Retiring Windows XP

No Windows XP
Microsoft will officially retire Windows XP next week.  This means Microsoft will cease development of security patches for this product. Systems running XP after April 8 will be open to attacks which present significant security risks to individual computers, to any network to which they are connected and to other computers on that network. In almost all cases, UCI systems and any others connecting to UCInet should be upgraded to Windows 7 or Windows 8 or should be removed from service.

In the very few cases where business necessity dictates continued use of Windows XP on UCI systems, suitable measures should be taken to protect other systems and users of UCInet. This may involve configuring the XP system’s network connectivity or, in some cases, disconnecting it from the network altogether.  Such measures will depend on the particular system’s situation.  Owners should consult with their local computing support for departmental recommendations.

Those wishing to migrate to a more current operating system can find a discussion of issues and options on OIT’s XP retirement web page.

Conferencing with ReadyTalk

ReadyTalk

OIT offers a versatile teleconferencing solution, ReadyTalk, to faculty and staff.   ReadyTalk is much more than a telephone conference service.  Some of the ways you can use ReadyTalk are described below.

Quick Launcher – Enables conference leaders to initiate an audio conference or a web conference with just 2 mouse clicks. More information and a link to the download are located here http://www.readytalk.com/products-services/integrations/productivity/quick-launcher.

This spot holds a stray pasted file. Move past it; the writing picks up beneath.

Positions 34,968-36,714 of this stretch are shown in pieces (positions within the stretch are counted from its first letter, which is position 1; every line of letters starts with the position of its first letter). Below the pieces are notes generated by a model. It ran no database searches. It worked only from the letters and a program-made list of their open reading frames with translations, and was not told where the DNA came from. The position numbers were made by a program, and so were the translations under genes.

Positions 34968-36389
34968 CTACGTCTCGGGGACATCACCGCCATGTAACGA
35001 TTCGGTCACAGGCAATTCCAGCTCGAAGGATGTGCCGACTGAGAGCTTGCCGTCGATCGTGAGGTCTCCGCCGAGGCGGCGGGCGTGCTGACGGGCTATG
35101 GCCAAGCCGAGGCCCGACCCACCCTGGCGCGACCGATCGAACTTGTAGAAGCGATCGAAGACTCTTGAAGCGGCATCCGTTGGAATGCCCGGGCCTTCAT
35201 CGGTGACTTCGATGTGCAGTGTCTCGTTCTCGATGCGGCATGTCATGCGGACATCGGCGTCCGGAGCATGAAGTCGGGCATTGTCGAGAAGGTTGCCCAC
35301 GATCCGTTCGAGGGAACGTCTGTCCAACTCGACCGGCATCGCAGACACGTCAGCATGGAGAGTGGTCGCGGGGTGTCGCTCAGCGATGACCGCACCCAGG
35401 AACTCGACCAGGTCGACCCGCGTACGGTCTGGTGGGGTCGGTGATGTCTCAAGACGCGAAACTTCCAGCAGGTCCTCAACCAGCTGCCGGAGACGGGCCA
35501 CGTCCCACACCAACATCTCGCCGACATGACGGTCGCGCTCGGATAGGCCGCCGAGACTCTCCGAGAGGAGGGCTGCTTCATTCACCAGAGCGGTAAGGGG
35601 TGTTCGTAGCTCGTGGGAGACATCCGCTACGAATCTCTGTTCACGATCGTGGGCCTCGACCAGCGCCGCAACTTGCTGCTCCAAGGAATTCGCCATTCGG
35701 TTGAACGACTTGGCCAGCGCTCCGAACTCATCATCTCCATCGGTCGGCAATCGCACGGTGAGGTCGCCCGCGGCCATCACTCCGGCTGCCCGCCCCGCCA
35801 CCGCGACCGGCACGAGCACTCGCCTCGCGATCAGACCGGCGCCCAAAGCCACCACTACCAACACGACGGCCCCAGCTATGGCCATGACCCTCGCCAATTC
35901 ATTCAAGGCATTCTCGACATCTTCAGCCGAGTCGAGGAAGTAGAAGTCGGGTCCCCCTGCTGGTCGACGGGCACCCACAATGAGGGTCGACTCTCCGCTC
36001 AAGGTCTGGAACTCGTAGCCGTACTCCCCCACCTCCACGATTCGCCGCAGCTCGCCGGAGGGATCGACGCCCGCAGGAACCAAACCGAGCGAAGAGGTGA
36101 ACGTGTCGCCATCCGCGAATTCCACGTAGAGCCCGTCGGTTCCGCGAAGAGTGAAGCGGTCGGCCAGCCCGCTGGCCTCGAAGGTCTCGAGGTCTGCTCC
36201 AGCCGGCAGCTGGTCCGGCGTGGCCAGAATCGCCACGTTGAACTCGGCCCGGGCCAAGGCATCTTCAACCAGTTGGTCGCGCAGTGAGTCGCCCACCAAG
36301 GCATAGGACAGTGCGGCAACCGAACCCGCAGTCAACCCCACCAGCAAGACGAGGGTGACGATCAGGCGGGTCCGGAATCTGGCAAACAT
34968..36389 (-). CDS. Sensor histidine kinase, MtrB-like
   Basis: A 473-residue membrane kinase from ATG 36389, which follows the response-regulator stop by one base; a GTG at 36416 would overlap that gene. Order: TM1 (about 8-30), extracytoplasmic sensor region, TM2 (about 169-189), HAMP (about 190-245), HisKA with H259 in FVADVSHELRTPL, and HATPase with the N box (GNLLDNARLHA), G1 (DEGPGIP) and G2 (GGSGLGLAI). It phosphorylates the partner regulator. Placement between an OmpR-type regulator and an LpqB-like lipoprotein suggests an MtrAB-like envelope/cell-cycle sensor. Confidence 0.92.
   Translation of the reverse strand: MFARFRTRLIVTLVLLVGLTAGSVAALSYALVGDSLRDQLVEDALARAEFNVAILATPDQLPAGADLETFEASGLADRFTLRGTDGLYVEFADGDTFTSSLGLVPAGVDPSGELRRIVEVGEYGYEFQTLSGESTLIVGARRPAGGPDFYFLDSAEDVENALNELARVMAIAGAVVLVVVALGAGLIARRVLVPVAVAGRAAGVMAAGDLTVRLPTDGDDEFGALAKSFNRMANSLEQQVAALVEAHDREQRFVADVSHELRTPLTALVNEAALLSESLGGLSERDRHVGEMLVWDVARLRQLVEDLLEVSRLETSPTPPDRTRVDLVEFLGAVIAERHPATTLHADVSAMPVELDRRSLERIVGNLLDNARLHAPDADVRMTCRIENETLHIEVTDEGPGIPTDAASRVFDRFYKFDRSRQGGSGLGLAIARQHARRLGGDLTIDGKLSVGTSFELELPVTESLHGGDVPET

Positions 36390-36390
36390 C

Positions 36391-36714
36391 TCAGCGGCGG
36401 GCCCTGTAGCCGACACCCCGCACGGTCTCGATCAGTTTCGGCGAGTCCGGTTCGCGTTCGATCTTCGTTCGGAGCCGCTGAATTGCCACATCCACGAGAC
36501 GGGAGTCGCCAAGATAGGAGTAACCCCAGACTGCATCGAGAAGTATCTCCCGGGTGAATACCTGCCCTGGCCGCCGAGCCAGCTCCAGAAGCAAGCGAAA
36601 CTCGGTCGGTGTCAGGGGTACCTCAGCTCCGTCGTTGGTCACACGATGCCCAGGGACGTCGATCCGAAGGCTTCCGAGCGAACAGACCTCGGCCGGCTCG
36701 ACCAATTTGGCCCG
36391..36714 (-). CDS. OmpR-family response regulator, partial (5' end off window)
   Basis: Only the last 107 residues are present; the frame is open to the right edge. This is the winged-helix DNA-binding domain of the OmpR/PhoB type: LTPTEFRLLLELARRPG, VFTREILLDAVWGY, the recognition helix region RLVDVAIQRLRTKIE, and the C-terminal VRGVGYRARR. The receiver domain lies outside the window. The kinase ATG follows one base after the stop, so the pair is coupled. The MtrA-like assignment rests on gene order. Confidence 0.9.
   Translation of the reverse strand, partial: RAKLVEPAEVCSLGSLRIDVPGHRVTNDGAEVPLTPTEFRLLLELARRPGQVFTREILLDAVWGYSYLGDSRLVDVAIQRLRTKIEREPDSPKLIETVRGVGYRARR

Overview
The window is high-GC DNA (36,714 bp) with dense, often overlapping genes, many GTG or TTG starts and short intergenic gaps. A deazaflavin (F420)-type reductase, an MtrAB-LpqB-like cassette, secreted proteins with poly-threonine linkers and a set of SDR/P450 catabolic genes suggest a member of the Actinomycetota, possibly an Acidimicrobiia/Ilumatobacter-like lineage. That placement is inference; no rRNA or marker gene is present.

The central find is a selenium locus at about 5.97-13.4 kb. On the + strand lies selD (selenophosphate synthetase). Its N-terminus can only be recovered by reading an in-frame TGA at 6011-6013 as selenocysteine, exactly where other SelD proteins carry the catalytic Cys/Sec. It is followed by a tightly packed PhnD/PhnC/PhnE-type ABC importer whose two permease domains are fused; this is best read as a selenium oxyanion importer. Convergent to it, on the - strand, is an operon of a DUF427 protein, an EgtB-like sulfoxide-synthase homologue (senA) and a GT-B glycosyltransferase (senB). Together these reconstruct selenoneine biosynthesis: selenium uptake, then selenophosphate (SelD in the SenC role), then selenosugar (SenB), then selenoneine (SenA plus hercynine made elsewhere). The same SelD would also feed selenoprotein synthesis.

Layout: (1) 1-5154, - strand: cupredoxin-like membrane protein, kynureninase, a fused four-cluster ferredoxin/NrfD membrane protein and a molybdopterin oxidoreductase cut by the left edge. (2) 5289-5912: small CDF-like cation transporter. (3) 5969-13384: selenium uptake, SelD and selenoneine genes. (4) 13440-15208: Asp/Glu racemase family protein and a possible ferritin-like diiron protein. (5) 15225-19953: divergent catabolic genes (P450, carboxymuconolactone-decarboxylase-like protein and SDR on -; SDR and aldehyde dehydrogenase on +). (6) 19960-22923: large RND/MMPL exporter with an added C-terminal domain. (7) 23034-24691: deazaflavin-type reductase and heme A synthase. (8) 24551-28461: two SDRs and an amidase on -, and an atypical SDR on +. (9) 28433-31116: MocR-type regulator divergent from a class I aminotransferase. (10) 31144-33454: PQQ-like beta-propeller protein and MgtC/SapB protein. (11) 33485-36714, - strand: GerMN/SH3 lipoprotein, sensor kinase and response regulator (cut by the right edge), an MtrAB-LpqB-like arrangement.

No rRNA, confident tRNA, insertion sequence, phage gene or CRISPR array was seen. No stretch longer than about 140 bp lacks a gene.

Outlook Scheduler – Meeting organizers can add their ReadyTalk conference login to an Outlook meeting request with a single mouse click.  This is convenient for organizers and the invitation makes it convenient for participants to join a meeting.  Participants can choose to dial into the conference or they can click on a ‘Call Me’ link and have ReadyTalk call and connect them to their meeting. Check out more information and a link to the download here http://www.readytalk.com/products-services/integrations/productivity/outlook-scheduler.

ReadyTalk for Google – Meeting organizers can add their ReadyTalk conference login to Google Calendar meeting request with a single mouse click.  You can download the Google Scheduler here http://www.readytalk.com/products-services/integrations/productivity/google-calendar.

ReadyTalk for Lync – ReadyTalk’s integration with Lync makes it easy to connect with individuals directly from your active directory of contacts.  Right click on any contact to send them a link to join an instant meeting.  For more information: http://www.readytalk.com/products-services/integrations/productivity/microsoft-lync.

Other features of ReadyTalk include:

  • Chairperson dial me:  Conference leaders can choose to dial their conference phone number, access code and passcode in order to access their conference call OR they can choose to have the bridge call out to their phone and connect them to their meeting.  Chairperson dial me is available through the Quick Launcher and within the web conference interface so that you can choose the entry point that is most convenient for you when you host your meetings.
  • Video Conferencing:  Build stronger connections with the individuals you meet with by using ReadyTalk’s video conferencing service for your meetings.  The video conferencing service is offered as a complement to web conferences where attendees need the ability to see each other.  Up to 25 people can attend and see the video streams of up to 4 attendees at any one time. The  video streams can be swapped out so that you can share the video of different individuals throughout your meeting. The service is designed to help IT organizations manage bandwidth utilization across their organization where our service is concerned and to provide adequate real estate for the individuals to review a slide desk, document and other visual content during a meeting.